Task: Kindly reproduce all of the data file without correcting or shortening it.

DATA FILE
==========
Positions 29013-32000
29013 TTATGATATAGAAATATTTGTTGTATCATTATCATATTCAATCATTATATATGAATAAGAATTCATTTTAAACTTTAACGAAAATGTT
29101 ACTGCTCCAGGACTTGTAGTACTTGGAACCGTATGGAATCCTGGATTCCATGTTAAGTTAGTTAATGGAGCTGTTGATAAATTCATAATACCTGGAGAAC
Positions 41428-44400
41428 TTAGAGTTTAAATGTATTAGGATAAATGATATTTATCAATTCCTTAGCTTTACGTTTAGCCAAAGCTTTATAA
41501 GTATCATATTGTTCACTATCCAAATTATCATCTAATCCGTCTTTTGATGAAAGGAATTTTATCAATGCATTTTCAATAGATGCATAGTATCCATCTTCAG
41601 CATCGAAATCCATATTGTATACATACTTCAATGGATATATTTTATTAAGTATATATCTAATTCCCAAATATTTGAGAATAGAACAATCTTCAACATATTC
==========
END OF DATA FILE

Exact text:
Positions 29013-32000
29013 TTATGATATAGAAATATTTGTTGTATCATTATCATATTCAATCATTATATATGAATAAGAATTCATTTTAAACTTTAACGAAAATGTT
29101 ACTGCTCCAGGACTTGTAGTACTTGGAACCGTATGGAATCCTGGATTCCATGTTAAGTTAGTTAATGGAGCTGTTGATAAATTCATAATACCTGGAGAAC
Positions 41428-44400
41428 TTAGAGTTTAAATGTATTAGGATAAATGATATTTATCAATTCCTTAGCTTTACGTTTAGCCAAAGCTTTATAA
41501 GTATCATATTGTTCACTATCCAAATTATCATCTAATCCGTCTTTTGATGAAAGGAATTTTATCAATGCATTTTCAATAGATGCATAGTATCCATCTTCAG
41601 CATCGAAATCCATATTGTATACATACTTCAATGGATATATTTTATTAAGTATATATCTAATTCCCAAATATTTGAGAATAGAACAATCTTCAACATATTC